Morphine is a powerful narcotic opioid drug that comes from the opium poppy plant. It is a prescription strength pain reliever that the Global Information Network About Drugs (GINAD) reports is one of the most potent opioid drugs that exists. Morphine is described as a very effective painkiller, and may be manufactured in various different forms, such as liquid, tablet, capsule, suppository, or injectable forms, and sold under brand names that include MS-Contin, MSiR, Oramorph SR, Roxanol, Kadian, and RMS. The Drug Enforcement Administration (DEA) classifies morphine as a Schedule II controlled substance. Schedule II is the highest regulation for drugs that are used medically, which indicates their extreme potency and potential for abuse.
Is morphine addictive?
Morphine is addictive and can be habit-forming. An individual can easily become both physically and mentally dependent on the drug. Even when used as directed, the U.S. Food and Drug Administration (FDA) publishes warnings that morphine can be habit-forming and cause physical dependence.
What happens when you take morphine?
Morphine is designed to block feelings of pain in the body and alleviate some of the higher-pressure functions of the central nervous system by slowing heart rate, controlling blood pressure, and respiration all while enhancing a sense of calmness inciting pleasure. Even when the drug is used as directed, the U.S. Food and Drug Administration (FDA) has published warnings that morphine can be habit-forming and cause physical dependence.
Dependence on is not the same as addiction. Instead, dependence refers to what happens when the brain and body become accustomed to the dosage and depend on the drug’s effects on the body. Addiction is when drug use becomes compulsive. As an opioid, morphine binds to opioid receptors in the reward circuits of the brain, as well as to parts of the pathways related to pain sensations, which is how it produces pain-relieving effects, the National Institute on Drug Abuse (NIDA) describes. Morphine can interfere with the way chemical messengers in the brain are produced, distributed, and reabsorbed. When an occurrence makes an individual happy, such as the sight of a particular person or the smell of a certain food, neurotransmitters such as dopamine are released in the brain, triggering the feeling of happiness. A person is then subconsciously encouraged to repeat whatever actions led to those pleasant feelings, and a reward pathway in the brain is created. Morphine destroys this natural process by creating dopamine that floods the brain and induces euphoria or a “high.” This happens particularly when abused or used recreationally. As morphine is taken or abused continually, it begins to change the chemistry of the brain. Morphine may become one of the only ways a person is able to feel pleasure, making an individual dependent.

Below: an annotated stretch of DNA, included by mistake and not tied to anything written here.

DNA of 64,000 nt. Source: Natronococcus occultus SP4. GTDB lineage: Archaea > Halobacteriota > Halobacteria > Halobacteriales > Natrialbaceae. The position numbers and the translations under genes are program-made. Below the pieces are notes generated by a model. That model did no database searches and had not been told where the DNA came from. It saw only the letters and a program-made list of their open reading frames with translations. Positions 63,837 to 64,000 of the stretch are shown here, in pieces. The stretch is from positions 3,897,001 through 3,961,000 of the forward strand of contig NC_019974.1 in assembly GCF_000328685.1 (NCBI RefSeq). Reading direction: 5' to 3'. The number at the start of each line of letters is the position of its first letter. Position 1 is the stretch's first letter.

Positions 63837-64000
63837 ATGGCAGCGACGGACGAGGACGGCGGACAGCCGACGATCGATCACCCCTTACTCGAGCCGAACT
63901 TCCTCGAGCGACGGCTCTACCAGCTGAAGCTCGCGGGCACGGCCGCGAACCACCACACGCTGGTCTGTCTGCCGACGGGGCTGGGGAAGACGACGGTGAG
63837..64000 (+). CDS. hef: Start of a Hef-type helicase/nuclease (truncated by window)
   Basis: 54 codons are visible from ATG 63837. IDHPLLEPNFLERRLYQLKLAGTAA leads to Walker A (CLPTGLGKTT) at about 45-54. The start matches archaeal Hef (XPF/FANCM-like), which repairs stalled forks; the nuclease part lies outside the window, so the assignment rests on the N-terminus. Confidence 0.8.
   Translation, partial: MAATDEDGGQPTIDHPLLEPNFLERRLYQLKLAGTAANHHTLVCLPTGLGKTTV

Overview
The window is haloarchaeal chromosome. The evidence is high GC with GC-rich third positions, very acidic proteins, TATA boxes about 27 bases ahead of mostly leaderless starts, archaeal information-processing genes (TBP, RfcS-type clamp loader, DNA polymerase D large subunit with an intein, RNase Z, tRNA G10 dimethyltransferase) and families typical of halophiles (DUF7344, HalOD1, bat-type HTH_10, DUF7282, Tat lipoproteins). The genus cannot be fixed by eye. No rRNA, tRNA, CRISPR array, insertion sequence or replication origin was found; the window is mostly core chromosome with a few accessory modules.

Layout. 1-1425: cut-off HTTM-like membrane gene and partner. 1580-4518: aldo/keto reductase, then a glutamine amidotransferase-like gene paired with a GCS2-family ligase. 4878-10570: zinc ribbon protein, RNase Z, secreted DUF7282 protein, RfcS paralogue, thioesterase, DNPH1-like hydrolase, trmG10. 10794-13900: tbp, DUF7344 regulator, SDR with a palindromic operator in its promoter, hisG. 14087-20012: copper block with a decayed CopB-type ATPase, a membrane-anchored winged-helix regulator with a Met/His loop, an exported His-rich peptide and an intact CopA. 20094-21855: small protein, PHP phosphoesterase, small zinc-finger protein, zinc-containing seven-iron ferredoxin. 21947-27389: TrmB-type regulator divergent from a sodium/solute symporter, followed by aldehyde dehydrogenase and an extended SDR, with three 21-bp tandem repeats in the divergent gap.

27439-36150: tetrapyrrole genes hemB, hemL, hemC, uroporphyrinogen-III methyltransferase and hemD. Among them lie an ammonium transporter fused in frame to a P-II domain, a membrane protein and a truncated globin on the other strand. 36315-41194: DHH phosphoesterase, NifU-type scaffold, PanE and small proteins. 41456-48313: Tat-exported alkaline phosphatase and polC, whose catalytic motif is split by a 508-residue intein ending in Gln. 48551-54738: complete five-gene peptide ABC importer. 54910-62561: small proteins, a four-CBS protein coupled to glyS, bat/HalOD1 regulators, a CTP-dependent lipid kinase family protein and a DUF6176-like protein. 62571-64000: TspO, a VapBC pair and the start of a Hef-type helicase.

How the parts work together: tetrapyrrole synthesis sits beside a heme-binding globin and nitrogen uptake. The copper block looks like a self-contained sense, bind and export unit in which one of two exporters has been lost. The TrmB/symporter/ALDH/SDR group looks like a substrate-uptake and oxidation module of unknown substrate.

Effects of Morphine
Morphine can have a number of effects on the body, depending on how long an individual takes it. The short-term effects of morphine of course include the decrease of pain in the body caused by various conditions like arthritis, back problems, broken bones, etc. Other short-term side effects include vomiting, drowsiness, dizziness, lightheadedness, dry mouth and weakness.
Morphine’s long-term effects may include rashes, difficulty urinating, fainting, seizures, a blue tinge to the skin, and difficulty breathing. It is extremely important to seek emergency medical services if any of these effects occur, as they can be life-threatening.
During the detoxification process, an individual will likely experience withdrawal symptoms from morphine. Withdrawal can cause a number of issues, depending on how much of the drug was being taken. Withdrawal symptoms may appear as irrational behavior, anxiety, agitation, and depression. It is safest to undergo withdrawal under the supervision of a medical professional.
Morphine Addiction Treatment
Treatment for abuse of morphine is normally a process of weaning an individual off of the drug. This process of weaning common practice in removing the medication from the patient’s body with little to no withdrawal symptoms during or following treatment. During a taper, the dosage of the drug is decreased over a period of days or weeks. In addition to stopping the drug, psychological help can be very useful to individuals when journeying through the detox process. This can assist individuals change habits and behaviors, so that addiction in the future does not reoccur.